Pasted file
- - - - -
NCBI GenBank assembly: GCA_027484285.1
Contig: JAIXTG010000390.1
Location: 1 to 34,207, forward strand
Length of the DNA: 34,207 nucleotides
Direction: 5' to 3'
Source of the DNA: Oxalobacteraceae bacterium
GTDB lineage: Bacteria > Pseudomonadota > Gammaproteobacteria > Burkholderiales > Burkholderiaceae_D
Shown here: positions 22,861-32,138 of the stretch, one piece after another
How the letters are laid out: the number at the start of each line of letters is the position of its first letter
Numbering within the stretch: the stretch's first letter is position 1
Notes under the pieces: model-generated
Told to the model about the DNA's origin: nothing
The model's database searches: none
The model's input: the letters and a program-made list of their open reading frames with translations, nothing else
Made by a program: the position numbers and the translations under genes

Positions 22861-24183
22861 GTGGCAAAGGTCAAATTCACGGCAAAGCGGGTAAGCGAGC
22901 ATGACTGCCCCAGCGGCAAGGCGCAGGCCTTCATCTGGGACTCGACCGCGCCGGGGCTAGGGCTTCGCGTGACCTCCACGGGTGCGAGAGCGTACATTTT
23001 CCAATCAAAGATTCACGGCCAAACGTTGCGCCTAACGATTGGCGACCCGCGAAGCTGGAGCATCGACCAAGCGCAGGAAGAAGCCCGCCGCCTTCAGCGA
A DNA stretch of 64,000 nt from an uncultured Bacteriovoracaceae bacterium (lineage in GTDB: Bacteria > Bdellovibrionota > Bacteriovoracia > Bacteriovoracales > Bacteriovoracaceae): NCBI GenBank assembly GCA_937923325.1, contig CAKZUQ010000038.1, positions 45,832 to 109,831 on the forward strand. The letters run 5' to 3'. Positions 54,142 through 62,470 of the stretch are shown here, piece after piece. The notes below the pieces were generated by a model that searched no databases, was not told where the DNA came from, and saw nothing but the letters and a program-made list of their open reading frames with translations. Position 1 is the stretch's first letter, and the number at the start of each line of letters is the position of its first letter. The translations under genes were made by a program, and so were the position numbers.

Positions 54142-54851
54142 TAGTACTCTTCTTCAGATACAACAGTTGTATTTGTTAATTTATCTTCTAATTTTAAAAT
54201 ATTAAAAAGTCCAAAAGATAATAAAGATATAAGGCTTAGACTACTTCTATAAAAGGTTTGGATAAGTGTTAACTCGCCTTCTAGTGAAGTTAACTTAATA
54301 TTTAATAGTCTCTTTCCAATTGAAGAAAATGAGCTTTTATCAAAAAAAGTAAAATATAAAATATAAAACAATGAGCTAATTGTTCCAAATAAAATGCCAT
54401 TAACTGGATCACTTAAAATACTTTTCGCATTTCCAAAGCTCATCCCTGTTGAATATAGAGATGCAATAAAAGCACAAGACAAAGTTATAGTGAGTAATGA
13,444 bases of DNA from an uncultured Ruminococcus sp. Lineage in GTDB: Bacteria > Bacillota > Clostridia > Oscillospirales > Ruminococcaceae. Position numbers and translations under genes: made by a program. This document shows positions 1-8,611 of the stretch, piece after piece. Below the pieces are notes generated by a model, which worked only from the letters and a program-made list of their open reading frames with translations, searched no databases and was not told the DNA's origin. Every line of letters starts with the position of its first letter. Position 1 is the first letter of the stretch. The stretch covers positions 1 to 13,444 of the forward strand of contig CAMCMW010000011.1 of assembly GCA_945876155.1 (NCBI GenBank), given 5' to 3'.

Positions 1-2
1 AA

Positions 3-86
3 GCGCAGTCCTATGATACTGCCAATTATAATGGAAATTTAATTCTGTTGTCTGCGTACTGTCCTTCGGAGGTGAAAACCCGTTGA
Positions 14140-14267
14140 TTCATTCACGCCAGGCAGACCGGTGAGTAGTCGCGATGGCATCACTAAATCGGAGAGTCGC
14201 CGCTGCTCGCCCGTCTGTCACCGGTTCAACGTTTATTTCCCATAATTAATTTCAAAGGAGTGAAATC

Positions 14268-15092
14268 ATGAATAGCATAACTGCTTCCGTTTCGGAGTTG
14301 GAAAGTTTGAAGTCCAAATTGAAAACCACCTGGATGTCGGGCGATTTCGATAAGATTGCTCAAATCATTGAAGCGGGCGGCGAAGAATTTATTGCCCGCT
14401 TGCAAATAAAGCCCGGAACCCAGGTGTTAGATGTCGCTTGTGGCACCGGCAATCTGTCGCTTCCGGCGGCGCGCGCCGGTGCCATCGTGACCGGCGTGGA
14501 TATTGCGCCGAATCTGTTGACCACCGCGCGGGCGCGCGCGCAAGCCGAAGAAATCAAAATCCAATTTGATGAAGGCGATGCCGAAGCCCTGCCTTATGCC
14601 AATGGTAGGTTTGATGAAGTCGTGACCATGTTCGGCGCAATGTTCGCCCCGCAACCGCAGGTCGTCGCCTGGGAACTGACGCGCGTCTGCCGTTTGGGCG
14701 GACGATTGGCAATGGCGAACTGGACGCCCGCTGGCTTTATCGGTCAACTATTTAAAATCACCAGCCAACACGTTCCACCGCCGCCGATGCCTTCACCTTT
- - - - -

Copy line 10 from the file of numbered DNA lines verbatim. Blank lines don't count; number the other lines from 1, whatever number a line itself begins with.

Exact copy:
Numbering within the stretch: the stretch's first letter is position 1